Just like in all politics. And right now, those vying for control of polydelphia, in particular (not the steering committe, per se, but those who drive the narratives) are a lot more akin to the Democrat and, perhaps more appropriately now, the Republican party than I’m comfortable with; dismissing evidence that doesn’t favor them, defending people they know are guilty within, and holding sway with many well-intentioned people who go to the rallies conferences to cheer for their idols. Idols who are as problematic as any of us who found themselves on the wrong side of a narrative-promulgation.

The general community are overwhelmingly lovely, funny, and cuddly people who I adore. They are the people out there just getting freaky with their many loved ones from day to day without concern for the politics around them, with little understanding of how the sausage is made. They may have opinions or allegiances but what most of them want is just to find people with whom they share one slice of their worldview, and maybe get invited to the cuddle party. They just want a community.

They don’t generally care about ideological purity or the definition of solo poly (for example). They get annoyed by squabbles and just stay out of the line of fire. And when wars erupt (and one is coming), they tend to tune it out, stop attending events as often, or leave groups. Many are left without a community, in that case. Many are left wanting that community, but see it as so toxic that they refuse to re-join. Many of them were hurt by those screaming the loudest about how the community needs to be safer, ironically.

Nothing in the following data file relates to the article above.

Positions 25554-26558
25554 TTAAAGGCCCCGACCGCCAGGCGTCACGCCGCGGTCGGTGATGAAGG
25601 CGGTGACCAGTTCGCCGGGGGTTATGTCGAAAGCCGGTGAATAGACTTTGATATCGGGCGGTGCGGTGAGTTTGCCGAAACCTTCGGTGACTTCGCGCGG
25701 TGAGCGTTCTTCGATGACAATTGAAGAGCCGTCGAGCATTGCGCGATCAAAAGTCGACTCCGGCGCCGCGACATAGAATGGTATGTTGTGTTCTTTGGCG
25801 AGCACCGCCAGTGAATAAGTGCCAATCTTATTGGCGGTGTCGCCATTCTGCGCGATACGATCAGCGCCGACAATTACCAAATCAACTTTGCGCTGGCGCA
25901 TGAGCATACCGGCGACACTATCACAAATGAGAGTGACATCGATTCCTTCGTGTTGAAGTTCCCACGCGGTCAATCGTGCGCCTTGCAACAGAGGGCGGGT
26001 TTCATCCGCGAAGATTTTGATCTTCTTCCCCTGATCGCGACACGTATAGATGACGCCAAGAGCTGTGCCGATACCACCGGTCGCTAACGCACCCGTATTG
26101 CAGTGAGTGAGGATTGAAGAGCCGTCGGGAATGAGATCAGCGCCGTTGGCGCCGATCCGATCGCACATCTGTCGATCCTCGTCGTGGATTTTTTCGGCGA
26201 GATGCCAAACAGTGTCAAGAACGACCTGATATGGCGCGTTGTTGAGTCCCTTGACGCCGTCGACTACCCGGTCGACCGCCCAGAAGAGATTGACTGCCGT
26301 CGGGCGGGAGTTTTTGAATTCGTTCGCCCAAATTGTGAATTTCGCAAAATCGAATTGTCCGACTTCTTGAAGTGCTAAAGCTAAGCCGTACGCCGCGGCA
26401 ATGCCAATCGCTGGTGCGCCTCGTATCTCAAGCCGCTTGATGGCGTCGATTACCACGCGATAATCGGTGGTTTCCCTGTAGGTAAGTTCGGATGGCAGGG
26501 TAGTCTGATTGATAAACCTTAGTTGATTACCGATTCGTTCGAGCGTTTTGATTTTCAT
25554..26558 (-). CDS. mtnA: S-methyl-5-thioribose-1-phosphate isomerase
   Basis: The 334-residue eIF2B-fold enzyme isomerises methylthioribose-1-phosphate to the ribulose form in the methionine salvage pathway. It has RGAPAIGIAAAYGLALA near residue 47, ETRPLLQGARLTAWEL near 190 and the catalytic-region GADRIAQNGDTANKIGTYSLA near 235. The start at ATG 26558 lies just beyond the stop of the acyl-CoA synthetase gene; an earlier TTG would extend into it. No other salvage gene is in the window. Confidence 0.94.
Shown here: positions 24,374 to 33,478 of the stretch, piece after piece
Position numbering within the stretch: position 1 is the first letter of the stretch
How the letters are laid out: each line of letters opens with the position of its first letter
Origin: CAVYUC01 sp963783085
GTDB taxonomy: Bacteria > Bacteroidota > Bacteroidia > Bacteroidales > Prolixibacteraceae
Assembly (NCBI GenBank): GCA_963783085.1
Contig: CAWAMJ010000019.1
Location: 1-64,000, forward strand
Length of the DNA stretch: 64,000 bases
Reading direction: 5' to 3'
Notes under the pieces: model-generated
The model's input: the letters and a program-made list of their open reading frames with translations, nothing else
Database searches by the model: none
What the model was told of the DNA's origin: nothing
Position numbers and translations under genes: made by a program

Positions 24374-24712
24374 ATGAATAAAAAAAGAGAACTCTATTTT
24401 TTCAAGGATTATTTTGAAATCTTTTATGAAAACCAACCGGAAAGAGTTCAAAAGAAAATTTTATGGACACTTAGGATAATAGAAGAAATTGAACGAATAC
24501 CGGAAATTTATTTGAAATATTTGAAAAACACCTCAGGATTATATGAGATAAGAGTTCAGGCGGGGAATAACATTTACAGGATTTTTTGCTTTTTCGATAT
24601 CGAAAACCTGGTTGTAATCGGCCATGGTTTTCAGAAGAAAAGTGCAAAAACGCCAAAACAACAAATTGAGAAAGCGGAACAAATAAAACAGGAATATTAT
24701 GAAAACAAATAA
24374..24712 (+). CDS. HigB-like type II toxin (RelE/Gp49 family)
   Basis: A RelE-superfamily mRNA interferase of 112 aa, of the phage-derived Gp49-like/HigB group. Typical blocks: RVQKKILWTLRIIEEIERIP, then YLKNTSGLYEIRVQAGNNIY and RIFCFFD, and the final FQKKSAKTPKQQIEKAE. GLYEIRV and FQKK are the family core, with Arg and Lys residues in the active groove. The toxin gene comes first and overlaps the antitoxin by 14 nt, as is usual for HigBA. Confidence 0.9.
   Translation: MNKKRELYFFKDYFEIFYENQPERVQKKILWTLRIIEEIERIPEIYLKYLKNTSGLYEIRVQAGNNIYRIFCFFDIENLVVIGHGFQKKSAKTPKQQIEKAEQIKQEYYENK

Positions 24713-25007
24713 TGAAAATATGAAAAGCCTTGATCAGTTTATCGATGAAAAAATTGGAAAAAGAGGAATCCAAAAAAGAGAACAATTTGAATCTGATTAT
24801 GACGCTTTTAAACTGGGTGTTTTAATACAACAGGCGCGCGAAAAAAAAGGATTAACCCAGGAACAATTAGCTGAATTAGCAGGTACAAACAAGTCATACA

And for what?

Well, all sorts of reasons. Let’s look at a few of them, shall we?

  1. Ideological purity: We have to make sure that the people in our group have the right ideas, are educated in the complexities of goodthink better ways to do poly, from people with experience. Never mind that people with experience disagree on these things. Never mind that we all fuck those things up. Purity is important at the level of ideas, if not action. I’m bothered by this, but have addressed this elsewhere (here and here, for example).